How do we measure the success of a Catholic Education?
‘’By their fruits, you shall know them’’ Mt 7:16
Of course here at St Dominic’s we strive for academic excellence and consider our school environment and ethos - in which every child is nurtured and guided to reach their full potential - to be an important factor in our examination success, year on year. However, as Catholic educators, that is only part of the story and part of our remit. Here, our concern is with the development of the whole person, and so all those that have passed through our school should leave with: a respect for all human life - made in the image of God; with a social conscience - rooted in Catholic Social Teaching ; and with, at the very least, a sense of the Divine.
Moreover, we consider the provision of a comfortable, safe and supported setting, in which each student is allowed to consider and respond to ‘a call to be…’, to be both a basic and essential requirement of our school.
Vocations come in all shapes and sizes. It may be a vocation to married life; to religious life; or a vocation to serve in some way out in the local community or beyond.
Indeed, we take pride in the fact that we have played some part in the development of some very compassionate and courageous young people, willing to serve and to speak out against injustice and inequality.
Here are just a few examples:
The following pupils have given of their time to work in deprived areas of Africa:
Eve Phillips –Rwanda 2014
Amelia Russell – Mombasa 2015
Zara Hirji – Kenya 2017
(All of these pupils were awarded the Catenian Shield for service)
Emily Wilson (who left in 2005), now Doctor Emily Wilson has gone on to found a charity which works for the empowerment of women in Kenya. She has also been active in a campaign to end the practice of FGM in several African countries. (We continue to support her work)
Emily Booth, of the same year group, worked throughout her university life with the homeless in Manchester.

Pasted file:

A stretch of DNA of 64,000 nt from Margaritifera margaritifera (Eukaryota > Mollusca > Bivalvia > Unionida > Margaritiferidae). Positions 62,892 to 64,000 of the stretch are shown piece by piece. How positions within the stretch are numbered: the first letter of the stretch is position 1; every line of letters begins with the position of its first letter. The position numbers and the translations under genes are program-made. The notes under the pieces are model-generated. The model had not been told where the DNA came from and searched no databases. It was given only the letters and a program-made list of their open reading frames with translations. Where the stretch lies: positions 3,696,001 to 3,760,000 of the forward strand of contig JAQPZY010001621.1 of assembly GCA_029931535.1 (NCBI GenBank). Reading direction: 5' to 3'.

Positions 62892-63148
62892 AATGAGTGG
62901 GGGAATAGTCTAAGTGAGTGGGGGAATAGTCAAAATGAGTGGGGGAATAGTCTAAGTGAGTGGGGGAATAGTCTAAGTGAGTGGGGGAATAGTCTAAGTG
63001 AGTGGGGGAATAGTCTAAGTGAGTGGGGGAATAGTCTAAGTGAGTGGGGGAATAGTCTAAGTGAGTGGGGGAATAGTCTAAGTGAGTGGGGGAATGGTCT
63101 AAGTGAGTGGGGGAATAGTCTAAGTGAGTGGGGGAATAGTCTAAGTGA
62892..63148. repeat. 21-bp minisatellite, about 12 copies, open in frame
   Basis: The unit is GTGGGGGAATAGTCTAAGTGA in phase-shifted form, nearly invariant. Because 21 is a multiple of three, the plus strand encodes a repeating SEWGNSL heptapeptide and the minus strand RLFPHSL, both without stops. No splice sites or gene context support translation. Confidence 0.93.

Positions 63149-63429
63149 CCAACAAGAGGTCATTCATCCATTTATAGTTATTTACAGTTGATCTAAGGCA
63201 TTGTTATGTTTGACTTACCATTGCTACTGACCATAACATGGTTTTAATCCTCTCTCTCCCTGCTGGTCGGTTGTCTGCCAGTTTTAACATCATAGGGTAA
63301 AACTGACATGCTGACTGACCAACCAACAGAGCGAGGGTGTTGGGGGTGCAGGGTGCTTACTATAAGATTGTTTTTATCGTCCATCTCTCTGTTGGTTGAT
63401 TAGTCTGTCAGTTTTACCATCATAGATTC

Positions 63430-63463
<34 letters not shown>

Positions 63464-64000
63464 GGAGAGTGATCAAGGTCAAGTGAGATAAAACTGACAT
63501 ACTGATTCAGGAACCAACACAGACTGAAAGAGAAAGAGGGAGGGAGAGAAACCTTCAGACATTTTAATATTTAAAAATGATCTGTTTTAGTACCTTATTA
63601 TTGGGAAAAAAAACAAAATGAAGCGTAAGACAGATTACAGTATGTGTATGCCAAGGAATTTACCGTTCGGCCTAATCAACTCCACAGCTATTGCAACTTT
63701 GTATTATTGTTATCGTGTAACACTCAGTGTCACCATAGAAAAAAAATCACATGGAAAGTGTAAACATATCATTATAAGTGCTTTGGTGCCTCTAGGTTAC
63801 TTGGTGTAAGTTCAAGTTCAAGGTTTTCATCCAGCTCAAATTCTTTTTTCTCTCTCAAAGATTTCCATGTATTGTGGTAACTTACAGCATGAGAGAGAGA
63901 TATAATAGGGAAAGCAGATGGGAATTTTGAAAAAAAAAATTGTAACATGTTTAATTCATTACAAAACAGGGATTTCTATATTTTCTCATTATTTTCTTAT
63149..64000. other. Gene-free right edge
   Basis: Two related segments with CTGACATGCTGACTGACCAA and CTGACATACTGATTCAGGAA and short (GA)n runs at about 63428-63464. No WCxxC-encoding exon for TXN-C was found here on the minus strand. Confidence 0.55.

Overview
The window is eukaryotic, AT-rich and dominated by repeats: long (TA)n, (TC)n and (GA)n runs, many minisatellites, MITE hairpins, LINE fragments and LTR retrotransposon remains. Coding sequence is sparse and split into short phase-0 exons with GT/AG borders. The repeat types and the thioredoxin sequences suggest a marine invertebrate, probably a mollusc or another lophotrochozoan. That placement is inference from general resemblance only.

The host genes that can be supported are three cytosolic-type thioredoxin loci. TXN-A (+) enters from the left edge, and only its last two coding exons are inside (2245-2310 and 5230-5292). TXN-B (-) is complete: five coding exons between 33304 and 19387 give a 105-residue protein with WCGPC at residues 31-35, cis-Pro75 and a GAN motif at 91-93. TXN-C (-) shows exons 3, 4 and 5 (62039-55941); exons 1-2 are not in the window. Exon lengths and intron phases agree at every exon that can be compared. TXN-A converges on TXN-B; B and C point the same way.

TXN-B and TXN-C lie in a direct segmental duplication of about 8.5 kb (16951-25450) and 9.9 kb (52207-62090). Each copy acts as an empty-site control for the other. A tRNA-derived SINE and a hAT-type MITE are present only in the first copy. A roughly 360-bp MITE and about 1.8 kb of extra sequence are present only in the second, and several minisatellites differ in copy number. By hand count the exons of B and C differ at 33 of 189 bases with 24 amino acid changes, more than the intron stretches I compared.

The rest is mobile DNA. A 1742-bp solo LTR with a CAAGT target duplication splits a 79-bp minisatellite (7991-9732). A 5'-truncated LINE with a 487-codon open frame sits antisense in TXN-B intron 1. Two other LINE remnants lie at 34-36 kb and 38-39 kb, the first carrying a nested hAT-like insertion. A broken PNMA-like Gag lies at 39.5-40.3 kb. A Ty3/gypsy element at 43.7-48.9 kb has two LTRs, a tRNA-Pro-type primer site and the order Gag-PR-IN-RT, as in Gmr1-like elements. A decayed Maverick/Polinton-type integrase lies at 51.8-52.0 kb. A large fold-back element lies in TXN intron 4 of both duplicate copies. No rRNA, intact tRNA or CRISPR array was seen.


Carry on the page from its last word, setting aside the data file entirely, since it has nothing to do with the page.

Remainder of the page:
Philippa Slingsby (2008) graduated from Birmingham University, with a degree in Biological Sciences, and then went on to become a Community Youth Worker in inner city Leeds. She then read Vocational Theology at Durham and is now an ordained Anglican vicar.
Alice Chatburn (now Lomas), studied Education and Sociology at Durham University. She then worked at a not-for-profit organisation, specialising in care for the elderly and those with learning disabilities. In her current role, she supports vulnerable and troubled children in homes and schools.
Alice-Rose Perry (2011) received a prestigious degree from the University of S.O.A.S, having taken a year out to work as a volunteer for the Red Cross in Israel.
We know that there are many other former pupils too that, inspired by Gospel values and perhaps in ways less obvious - but no less important, are serving others and so helping to bring about God’s Kingdom. We are very proud of them all.
At Saint Dominic’s we nurture a sense of vocation in a number of ways:
In the RE Department, where vocation is not just a topic in itself but is implicit in much of the curriculum
In school assemblies
Through our charitable giving and our actions e.g. the annual Lenten lunches
Through the provision of retreats at Alton Castle and Soli House
In sacramental preparation
Through the example and witness of the Dominican Sisters in our community
Through the example of service in our Parish Priest
Through the pastoral work of Form Tutors
In our Relationships and Sex Education
In our behaviour policy - in which good spirit and community service is rewarded
Across all subjects when the opportunity arises
“Let us not develop an education that creates in the mind of the student a hope of becoming rich and having the power to dominate. Let us form in the heart of the young person the idea of loving, of preparing oneself to serve, and of giving oneself to others.” Saint Oscar Romero